The number of people killed on our roads this year is the lowest since 1950.

The annual road toll of 254 was a 17 per cent reduction on the previous year, the Automobile Association (AA) said.

"This is the lowest number of people killed in road crashes since 232 deaths in 1950,'' AA general manager of motoring affairs Mike Noon said.

The toll has dropped below 300 only one other time in the last 60 years - in 2011.


"When you look at the number of people using the roading network in modern New Zealand, our roads are the safest they have ever been,'' he said.

Passenger deaths were down more than 40 per cent from 2012, and there was an 18 per cent drop in motorcycle fatalities.

However, the record low has been tarnished by the Christmas period road toll, which at six already equals the total for last year's entire holiday period.

The Christmas-New Year holiday period started at 4pm on Christmas Eve and ends at 6am on January 3.

"We've still got three more days to go, so we're not doing too good,'' Mr Noon said.

The holiday season hadn't seen as many drink-driving incidents, but more everyday people were making mistakes like not wearing seatbelts, he said.

Assistant Commissioner for Road Policing Dave Cliff said raising the driving age had helped lower the annual toll considerably, as well as improvements to roads, safety campaigns and new features like airbags.

"If you think back to the 1980s where there was 873 people killed in crashes [in one year] compared with the population at the point, we've come an incredibly long way to get the numbers down to where they are.''


However, it was always "with regret'' that 254 lives had been lost, and about 2800 people were hospitalised with serious injuries every year, he said.

"It's always great to see the number reducing [but] there's still an awful lot of trauma out on the roads.''

New Zealand would finish 2013 with fewer than one-third of the 843 fatalities recorded in the 1973 calendar year, said Ernst Zollner, the NZ Transport Agency's Director of Road Safety.

"New Zealand is a very different place today than it was 40 years ago - no where is that more obvious than on our roads.

"Most of the roads we drive on have changed in that time - they are better designed and safer. So are the vehicles we drive, and generally so are the people behind the wheel. We're much less likely to drive drunk, we've slowed down, and almost all of us wear seat belts.''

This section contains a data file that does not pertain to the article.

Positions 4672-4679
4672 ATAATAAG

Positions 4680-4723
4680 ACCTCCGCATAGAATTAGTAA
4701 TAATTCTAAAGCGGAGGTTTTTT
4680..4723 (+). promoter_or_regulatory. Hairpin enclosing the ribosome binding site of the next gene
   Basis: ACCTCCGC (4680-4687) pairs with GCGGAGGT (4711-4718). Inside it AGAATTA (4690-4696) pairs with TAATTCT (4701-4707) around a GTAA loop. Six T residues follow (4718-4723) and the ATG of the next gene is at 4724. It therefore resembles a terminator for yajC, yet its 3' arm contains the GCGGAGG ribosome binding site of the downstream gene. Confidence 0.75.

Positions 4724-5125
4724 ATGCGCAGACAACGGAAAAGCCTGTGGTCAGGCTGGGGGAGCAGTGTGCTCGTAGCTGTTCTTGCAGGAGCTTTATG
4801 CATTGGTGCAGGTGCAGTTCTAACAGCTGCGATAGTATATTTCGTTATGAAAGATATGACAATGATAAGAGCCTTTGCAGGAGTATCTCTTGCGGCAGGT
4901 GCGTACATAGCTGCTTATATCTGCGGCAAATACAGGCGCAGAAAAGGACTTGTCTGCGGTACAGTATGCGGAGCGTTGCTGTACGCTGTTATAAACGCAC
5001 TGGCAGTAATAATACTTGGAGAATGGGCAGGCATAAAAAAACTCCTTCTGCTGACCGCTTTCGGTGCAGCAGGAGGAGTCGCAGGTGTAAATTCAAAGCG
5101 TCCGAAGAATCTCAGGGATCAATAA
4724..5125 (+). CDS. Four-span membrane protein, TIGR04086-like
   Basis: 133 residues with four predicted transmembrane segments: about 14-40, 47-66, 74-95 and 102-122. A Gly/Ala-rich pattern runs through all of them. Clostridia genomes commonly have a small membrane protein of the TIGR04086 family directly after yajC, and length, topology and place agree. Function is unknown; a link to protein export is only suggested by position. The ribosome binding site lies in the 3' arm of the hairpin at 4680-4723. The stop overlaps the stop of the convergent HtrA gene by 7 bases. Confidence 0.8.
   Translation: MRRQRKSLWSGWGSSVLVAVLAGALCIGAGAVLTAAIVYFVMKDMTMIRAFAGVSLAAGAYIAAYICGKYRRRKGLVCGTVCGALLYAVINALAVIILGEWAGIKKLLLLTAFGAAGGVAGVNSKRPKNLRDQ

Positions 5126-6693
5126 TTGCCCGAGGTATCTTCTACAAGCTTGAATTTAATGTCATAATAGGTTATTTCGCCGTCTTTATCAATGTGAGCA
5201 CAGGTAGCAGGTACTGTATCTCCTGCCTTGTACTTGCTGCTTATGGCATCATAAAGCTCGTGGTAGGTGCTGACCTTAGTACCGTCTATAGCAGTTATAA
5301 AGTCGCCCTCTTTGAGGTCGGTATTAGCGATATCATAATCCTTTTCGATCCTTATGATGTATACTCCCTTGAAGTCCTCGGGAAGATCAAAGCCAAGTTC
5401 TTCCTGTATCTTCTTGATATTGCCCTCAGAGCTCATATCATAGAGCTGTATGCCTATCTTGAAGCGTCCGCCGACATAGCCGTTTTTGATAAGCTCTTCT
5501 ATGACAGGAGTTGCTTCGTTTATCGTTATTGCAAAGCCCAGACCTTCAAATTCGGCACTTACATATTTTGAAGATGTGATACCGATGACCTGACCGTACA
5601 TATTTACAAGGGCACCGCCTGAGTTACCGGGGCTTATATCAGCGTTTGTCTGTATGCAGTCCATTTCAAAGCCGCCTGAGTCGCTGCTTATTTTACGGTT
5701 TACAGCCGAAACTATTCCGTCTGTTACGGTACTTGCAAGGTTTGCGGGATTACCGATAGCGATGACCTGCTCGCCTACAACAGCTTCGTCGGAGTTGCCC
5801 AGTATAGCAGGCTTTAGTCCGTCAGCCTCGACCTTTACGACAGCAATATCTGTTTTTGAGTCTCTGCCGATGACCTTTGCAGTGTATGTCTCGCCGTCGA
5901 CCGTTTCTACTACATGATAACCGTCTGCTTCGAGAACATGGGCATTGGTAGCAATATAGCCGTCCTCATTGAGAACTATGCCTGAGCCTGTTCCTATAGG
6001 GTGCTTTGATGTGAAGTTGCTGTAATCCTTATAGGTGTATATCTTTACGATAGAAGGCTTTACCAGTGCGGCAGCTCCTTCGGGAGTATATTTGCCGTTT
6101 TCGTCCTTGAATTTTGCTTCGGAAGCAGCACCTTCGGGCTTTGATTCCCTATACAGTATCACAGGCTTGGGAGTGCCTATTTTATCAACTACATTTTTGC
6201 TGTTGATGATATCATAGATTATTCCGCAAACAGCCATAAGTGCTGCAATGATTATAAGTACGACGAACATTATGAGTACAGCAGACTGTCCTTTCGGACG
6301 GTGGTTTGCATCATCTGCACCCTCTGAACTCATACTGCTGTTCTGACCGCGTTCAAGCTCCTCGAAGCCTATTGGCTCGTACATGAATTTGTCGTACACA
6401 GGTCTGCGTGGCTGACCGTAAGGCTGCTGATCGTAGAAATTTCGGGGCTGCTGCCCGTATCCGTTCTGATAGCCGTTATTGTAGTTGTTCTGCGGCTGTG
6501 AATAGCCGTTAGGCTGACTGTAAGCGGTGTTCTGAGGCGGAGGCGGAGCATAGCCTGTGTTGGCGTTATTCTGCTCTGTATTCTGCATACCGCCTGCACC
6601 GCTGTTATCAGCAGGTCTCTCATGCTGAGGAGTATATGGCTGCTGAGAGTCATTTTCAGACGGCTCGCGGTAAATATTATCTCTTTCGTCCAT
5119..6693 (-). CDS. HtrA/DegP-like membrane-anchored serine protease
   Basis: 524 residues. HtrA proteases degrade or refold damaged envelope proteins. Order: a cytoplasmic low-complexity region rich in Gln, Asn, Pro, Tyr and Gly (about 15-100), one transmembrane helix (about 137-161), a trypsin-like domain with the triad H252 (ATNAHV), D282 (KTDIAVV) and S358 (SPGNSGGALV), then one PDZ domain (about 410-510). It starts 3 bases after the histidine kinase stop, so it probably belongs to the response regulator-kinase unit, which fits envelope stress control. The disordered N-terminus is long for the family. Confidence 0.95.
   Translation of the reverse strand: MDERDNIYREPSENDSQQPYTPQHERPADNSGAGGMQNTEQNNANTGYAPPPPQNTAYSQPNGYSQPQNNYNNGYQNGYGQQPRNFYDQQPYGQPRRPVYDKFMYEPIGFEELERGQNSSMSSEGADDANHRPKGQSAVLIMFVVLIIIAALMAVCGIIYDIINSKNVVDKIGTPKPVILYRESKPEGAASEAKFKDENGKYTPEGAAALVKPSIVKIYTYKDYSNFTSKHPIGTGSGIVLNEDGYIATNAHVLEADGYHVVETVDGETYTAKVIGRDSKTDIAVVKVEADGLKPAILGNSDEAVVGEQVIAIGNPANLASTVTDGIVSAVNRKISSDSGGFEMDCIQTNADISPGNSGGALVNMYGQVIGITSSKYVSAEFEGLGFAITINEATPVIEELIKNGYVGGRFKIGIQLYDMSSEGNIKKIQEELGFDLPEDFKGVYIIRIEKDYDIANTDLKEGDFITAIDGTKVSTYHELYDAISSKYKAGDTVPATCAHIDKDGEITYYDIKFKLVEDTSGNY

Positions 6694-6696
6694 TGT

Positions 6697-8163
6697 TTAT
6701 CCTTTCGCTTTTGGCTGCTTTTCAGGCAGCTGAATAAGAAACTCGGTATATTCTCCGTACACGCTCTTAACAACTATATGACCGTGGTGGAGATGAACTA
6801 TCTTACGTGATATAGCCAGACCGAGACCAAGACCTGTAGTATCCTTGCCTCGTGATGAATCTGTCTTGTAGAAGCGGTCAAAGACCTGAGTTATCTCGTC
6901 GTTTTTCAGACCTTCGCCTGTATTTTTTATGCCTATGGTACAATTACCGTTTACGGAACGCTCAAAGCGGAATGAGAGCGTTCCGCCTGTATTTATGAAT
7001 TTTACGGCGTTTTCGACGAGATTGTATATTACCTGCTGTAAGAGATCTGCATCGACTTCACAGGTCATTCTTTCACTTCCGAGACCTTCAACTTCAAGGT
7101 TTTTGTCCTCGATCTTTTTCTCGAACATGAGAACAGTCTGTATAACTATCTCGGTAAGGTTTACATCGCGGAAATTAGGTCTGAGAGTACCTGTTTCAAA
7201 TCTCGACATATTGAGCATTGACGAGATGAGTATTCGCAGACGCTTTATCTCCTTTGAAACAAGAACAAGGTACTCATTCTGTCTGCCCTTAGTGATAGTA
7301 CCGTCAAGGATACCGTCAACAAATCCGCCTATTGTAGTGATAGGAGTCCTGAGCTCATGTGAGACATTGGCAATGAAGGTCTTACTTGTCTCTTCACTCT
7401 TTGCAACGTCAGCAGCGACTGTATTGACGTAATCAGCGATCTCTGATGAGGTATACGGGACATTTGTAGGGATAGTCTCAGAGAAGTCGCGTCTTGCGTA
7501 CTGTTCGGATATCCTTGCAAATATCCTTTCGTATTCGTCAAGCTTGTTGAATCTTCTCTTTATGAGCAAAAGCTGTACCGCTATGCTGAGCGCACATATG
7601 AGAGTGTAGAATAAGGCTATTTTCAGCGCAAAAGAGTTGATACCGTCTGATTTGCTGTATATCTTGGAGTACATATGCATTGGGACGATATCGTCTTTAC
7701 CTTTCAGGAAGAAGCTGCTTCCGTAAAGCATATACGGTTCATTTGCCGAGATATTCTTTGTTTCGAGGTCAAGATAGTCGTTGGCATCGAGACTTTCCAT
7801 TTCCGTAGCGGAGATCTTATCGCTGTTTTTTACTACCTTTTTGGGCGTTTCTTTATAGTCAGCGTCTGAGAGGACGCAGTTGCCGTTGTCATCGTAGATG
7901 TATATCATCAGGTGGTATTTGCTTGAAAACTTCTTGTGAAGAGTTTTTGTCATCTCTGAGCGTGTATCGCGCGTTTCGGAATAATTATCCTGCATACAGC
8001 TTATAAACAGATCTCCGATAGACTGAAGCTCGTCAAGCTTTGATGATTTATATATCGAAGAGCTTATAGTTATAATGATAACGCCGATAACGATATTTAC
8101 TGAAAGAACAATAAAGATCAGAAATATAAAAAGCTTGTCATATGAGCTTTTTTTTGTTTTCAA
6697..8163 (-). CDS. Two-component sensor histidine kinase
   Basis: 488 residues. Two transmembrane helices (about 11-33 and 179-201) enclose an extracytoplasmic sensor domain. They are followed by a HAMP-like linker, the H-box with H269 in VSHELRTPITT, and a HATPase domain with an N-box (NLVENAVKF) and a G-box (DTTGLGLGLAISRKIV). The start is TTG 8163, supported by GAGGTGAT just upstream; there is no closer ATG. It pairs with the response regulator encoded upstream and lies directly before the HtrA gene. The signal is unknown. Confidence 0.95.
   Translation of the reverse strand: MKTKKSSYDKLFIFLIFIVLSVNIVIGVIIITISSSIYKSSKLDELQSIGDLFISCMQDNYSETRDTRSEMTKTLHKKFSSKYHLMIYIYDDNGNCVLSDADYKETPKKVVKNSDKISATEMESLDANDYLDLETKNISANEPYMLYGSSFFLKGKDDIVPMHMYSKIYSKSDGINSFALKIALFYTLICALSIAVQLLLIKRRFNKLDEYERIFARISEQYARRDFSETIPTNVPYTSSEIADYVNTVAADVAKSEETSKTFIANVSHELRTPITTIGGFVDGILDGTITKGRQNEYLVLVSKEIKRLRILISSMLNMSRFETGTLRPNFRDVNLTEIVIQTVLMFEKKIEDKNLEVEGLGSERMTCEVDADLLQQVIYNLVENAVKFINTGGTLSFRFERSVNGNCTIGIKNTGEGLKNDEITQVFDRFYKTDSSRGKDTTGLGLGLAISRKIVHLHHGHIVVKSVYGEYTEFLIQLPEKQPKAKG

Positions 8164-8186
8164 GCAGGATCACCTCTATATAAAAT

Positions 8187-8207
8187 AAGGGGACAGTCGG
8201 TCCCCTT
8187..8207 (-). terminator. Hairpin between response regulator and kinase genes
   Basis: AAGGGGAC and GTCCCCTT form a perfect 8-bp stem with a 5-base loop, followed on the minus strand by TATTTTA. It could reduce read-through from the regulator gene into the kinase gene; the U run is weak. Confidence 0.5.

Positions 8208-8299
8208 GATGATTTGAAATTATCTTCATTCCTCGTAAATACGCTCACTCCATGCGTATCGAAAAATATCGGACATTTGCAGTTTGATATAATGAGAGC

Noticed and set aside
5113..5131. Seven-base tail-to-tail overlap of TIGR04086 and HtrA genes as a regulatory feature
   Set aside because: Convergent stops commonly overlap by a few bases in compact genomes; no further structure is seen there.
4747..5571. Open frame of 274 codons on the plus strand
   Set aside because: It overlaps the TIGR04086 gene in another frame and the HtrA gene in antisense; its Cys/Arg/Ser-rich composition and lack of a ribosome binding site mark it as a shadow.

However the 2013 annual toll was not a cause for celebration, he said. Rather, it should be a call to action because it is not sustainable to have a transport system that kills and maims thousands of people every year.


"Our vision at the Transport Agency is that no-one should be killed or seriously injured on our highways and roads.

"That's why New Zealand's adopted the safe system approach, which aims to prevent crashes from happening and to make sure that whenever there is a crash, it doesn't result in serious injury or crash,'' Mr Zollner said.

"Road crashes are still the single biggest killer of teenagers in New Zealand. That's why the minimum driving age has been raised from 15 to 16, a zero alcohol limit introduced for teen drivers, and the bar has been raised for getting a licence with a tougher practical driving test.

"The safe system approach has proven effective overseas. But if we want to achieve our vision, we need to embed the safe system mentality with our next generation of drivers.''


Historical Christmas/New Year holiday period casualties


2013/14 - 6 dead (as of mid-afternoon 31/12/13)

2012/13 - 6

2011/12 - 19

2010/11 - 12

2009/10 - 13

2008/09 - 25


2007/08 - 18

2006/07 - 9

2005/06 - 22

2004/05 - 11

Source: Ministry of Transport



2013 road toll - the numbers

Passenger deaths dropped 41 per cent from 2012

Motorcyclist deaths fell 18 per cent

Deaths among 25- to 39-year-olds dropped by 38 per cent

The biggest reductions were in Gisborne, Hawke's Bay, Waikato, Manawatu/Wanganui and Southland.